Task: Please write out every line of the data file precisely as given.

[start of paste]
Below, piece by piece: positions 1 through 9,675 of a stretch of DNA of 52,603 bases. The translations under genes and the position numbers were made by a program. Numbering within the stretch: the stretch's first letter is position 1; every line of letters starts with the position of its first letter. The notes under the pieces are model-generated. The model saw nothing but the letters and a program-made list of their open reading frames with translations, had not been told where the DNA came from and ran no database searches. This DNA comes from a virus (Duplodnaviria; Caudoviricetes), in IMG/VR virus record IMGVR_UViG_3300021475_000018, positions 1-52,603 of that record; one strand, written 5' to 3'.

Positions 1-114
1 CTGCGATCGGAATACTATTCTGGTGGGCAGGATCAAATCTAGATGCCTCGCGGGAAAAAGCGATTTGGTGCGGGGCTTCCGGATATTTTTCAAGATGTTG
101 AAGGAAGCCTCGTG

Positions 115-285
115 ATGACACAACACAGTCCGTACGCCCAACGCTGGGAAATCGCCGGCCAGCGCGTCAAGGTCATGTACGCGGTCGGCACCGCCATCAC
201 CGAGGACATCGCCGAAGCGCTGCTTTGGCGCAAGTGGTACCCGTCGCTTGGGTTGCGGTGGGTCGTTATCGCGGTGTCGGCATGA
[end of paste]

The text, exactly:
Below, piece by piece: positions 1 through 9,675 of a stretch of DNA of 52,603 bases. The translations under genes and the position numbers were made by a program. Numbering within the stretch: the stretch's first letter is position 1; every line of letters starts with the position of its first letter. The notes under the pieces are model-generated. The model saw nothing but the letters and a program-made list of their open reading frames with translations, had not been told where the DNA came from and ran no database searches. This DNA comes from a virus (Duplodnaviria; Caudoviricetes), in IMG/VR virus record IMGVR_UViG_3300021475_000018, positions 1-52,603 of that record; one strand, written 5' to 3'.

Positions 1-114
1 CTGCGATCGGAATACTATTCTGGTGGGCAGGATCAAATCTAGATGCCTCGCGGGAAAAAGCGATTTGGTGCGGGGCTTCCGGATATTTTTCAAGATGTTG
101 AAGGAAGCCTCGTG

Positions 115-285
115 ATGACACAACACAGTCCGTACGCCCAACGCTGGGAAATCGCCGGCCAGCGCGTCAAGGTCATGTACGCGGTCGGCACCGCCATCAC
201 CGAGGACATCGCCGAAGCGCTGCTTTGGCGCAAGTGGTACCCGTCGCTTGGGTTGCGGTGGGTCGTTATCGCGGTGTCGGCATGA